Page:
Police raids on media concern Far South Coast journalists


Above: Inside the AFP raid on the ABC yesterday. Image courtesy John Lyons

A number of Far South Coast journalists have expressed concerned about freedom of the press; the well-being of journalists and their sources in stories of public interest, following raids on two leading news organisations in Australia over the last two days. 

The Daily Telegraph and the ABC have both been subjected to separate raids, and a 2GB announcer, Ben Fordham, asked to reveal a source, regarding asylum seeker boats headed for Australia, which he has refused to do. 

The raids on the Sunday Daily Tele's political reporter Annike Smethurst's home in Canberra on Tuesday was in regard to a story she wrote about the Federal Government intending for the first time to spy on Australians, while the raid on the ABC headquarters at Ultimo in Sydney yesterday was in relation to a 2017 story that exposed alleged unlawful killing of civilians and misconduct by Australian forces in Afghanistan. 

Supreme Court proceedings begin in the ACT next week against the distinguished former military lawyer and captain in Britain's elite special air service who went to the ABC with his concerns. He is facing a lengthy prison term.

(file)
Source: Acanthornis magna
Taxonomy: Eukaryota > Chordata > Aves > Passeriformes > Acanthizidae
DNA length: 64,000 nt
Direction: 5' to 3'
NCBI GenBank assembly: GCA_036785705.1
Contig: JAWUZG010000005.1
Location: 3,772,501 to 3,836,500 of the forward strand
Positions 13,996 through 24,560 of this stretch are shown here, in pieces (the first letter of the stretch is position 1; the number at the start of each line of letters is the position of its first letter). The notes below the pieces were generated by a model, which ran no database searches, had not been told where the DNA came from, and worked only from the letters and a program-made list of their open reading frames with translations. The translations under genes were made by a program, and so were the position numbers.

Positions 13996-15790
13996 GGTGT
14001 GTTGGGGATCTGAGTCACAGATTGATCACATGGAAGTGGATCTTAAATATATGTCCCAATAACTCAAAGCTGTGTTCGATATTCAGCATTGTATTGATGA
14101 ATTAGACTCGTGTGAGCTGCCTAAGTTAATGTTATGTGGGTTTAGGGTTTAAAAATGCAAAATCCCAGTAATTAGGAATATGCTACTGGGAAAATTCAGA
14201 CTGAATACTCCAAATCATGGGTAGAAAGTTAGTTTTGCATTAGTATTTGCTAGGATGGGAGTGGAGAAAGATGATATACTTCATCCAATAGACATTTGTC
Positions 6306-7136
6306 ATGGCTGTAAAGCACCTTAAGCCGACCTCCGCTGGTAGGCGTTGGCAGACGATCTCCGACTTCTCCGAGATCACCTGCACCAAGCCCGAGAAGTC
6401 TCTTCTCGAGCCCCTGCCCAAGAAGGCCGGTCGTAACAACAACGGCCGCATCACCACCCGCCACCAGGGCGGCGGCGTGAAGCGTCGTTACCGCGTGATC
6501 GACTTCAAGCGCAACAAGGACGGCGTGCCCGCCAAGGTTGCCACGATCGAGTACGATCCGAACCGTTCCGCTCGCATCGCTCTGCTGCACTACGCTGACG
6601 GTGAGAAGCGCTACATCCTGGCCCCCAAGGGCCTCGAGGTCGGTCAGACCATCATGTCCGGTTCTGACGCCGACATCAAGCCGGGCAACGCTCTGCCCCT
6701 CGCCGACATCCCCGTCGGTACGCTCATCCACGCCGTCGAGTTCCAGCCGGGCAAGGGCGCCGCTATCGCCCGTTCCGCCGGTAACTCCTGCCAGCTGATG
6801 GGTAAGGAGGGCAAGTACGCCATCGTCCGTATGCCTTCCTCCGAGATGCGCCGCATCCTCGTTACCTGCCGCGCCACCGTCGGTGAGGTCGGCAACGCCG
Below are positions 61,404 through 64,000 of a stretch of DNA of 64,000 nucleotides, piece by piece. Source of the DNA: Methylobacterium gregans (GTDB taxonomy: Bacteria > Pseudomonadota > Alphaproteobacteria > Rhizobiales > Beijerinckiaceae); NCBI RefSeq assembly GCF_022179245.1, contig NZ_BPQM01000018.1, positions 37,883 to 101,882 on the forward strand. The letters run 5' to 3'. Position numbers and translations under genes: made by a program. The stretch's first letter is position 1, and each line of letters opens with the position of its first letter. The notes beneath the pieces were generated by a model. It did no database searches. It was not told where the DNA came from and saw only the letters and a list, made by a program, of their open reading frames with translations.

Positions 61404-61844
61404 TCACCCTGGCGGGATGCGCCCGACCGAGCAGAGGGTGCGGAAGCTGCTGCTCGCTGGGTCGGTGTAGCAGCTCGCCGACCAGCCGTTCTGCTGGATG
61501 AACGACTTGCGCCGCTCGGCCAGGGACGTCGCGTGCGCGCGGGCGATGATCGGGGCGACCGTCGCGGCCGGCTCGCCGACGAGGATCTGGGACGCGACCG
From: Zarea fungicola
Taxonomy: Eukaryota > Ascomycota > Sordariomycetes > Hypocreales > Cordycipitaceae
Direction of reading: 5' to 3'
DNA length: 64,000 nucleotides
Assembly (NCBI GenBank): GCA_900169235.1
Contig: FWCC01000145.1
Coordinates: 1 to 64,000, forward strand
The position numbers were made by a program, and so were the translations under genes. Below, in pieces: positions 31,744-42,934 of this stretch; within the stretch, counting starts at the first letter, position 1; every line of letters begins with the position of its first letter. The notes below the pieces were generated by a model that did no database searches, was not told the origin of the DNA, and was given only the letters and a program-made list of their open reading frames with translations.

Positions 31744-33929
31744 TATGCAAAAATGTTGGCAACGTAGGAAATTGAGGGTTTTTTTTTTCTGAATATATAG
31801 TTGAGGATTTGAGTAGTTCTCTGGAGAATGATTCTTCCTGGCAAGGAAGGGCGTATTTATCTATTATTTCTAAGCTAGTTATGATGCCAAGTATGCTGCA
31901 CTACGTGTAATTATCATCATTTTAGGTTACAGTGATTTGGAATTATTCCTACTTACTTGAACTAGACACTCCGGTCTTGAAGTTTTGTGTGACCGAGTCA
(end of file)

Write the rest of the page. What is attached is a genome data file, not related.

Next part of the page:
The Herald Sun reports the man, David William McBride, is also a one-time Liberal candidate in NSW and the son of the late Sydney doctor, William McBride, who alerted the world to birth defects caused by thalidomide. 

Award-winning Australian author Richard Flanagan says the government has a history of covering up truth by criminalising truth-telling, for example when the government made it illegal for doctors and social workers working with refugees and asylum seekers on Manus and Nauru to report abuse against the refugees.

He's written in The Guardian that in March of this year police union leaders warned that the Australian Federal Police was losing “its independence and integrity and must be separated from Peter Dutton’s Home Affairs portfolio”.

The ABC head of news, Gaven Morris, has been under fire this week for pulling a story from going to air about the controversial Adani mine, however yesterday he said journalists would not be cowed by the Federal Government. 

Meanwhile well-known human rights lawyer, Bernard Collaery, and another man known as Witness K, are also facing court proceedings charged with communicating information about spying on the Timor-Leste government, by the Howard Government, during oil treaty negotiations. The proceedings before the ACT Magistrate Court have so far been held in closed court.